Long Beach grocery workers could soon be in line for a raise after the City Council voted Tuesday night to draft an emergency ordinance reinstitution hazard pay that could result in $4 per hour increases.
As the pandemic begin to hit the region in late March many grocery retailers began giving so-called “hero pay” with employees receiving $2 extra or more per hour because of their increased risk of exposure to the coronavirus, but many phased out this practice as the number of COVID-19 cases began to subside in the summer.
With coronavirus cases once again surging, Councilwoman Mary Zendejas requested that the city step in and draft an ordinance mandating the increased pay.
“This is something that I firmly believe in and—as a matter of equity and fairness—it’s a way as a City Council that we can do a lot of good on behalf of our residents,” Zendejas said.
If the council adopts the ordinance after it’s drafted in the coming weeks, the new rule would cover all hourly workers at grocery stores and could last for at least 120 days. At that point, the ordinance could come back to the council for a possible extension.
An amendment requested by Vice Mayor Rex Richardson limited the impact of the ordinance to larger companies with more than 300 employees nationally.
“I think our intent here is to treat the large publicly traded larger chain grocers differently than the small businesses that are having a difficult time just keeping up with PPE [personal protective equipment] and things like that,” Richardson said.
When large corporations don’t step up to provide hazard pay for grocery workers, we will step in and protect these heroes. Thank you to the Long Beach City Council for adopting the emergency $4 hazard pay for grocery workers. I’m going to sign the law as soon as it hits my desk.
— Robert Garcia (@RobertGarcia) December 16, 2020
Mayor Robert Garcia has already expressed his intent to sign the ordinance into law if the council passes it.
“Our grocery workers are on the front line. They’re working hard and it’s been a honor and a pleasure to know many of them, watching them work nonstop to make sure that folks across our city continue to have access to food,” Garcia said. “I was happy when they were receiving hero pay earlier in the pandemic and they should be receiving it now as well.”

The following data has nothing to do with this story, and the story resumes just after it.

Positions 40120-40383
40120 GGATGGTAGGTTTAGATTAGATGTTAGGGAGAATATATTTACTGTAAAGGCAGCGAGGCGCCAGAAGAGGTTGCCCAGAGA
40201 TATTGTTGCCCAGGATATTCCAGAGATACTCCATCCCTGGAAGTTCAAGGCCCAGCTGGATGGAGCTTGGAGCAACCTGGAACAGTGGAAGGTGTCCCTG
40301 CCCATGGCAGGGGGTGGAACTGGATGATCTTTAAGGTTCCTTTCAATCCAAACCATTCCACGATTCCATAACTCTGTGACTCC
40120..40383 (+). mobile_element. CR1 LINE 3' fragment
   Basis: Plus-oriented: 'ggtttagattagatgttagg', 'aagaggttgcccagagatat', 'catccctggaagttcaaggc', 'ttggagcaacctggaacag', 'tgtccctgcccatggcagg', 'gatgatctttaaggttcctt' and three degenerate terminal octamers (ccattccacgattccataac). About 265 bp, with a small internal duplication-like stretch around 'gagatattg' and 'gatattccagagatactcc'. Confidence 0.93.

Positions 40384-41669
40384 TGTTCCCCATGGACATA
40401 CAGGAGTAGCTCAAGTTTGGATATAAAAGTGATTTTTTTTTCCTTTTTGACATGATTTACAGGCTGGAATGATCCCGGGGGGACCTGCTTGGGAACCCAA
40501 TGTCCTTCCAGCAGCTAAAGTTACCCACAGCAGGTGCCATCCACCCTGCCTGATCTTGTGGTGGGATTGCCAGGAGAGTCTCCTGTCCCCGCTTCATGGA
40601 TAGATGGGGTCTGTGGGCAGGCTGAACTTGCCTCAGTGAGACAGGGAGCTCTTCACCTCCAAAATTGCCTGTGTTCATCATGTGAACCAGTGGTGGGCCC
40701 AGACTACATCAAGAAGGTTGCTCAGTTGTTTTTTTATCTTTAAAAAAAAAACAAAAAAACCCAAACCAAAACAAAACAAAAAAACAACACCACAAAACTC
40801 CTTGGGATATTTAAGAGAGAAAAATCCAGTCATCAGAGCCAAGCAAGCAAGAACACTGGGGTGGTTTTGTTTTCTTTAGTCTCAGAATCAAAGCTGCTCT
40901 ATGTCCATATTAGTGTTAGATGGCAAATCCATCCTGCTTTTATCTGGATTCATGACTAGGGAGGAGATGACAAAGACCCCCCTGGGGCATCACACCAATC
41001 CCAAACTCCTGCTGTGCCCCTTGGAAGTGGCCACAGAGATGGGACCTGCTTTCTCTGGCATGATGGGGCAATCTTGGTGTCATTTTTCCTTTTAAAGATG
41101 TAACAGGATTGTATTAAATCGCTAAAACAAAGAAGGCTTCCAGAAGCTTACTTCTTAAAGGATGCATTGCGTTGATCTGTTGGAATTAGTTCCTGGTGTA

The ordinance would go into effect immediately once it gets final approval, but it’s unclear when exactly that could be. Tuesday’s meeting was the last scheduled City Council meeting until Jan. 5.
Several grocery workers also voiced their support for the ordinance during the meeting Tuesday, and they alleged their employers have put them at risk during the pandemic. They said proper protections have not been installed at their job and that workers have been forced to stay home unpaid when exhibiting symptoms of being sick.
Elizabeth Leon, a Long Beach resident who said she has worked for five years in the grocery business, was moved to tears while trying to share her account of being a frontline worker during the pandemic.
“I am stressed out, physically and mentally drained, and I go to work every day with the question in mind, ‘Is today the day?’” Leon said. “Is today the day that I get infected with COVID? Is today the day that I give it to my kids?”
No council member or public speaker voiced any opposition to the ordinance Tuesday night.
The limited time window for the hero pay means it could be phased out as essential workers get the new coronavirus vaccine—something health experts are hopeful may happen by the spring.
The shots have begun to arrive in the Los Angeles area, and Long Beach is expected to receive several thousand by the end of the month.
Although health care workers and vulnerable populations like those living at long-term care facilities are ahead of other essential workers in line to get the vaccine, grocery workers could come soon—along with groups like public safety employees, teachers and public transit workers, Garcia said earlier this month.
Zendejas acknowledged the possibility that the vaccine could alleviate the threat that faces grocery workers but did not eliminate the possibility that this ordinance could be extended past the stated window of 120 days.
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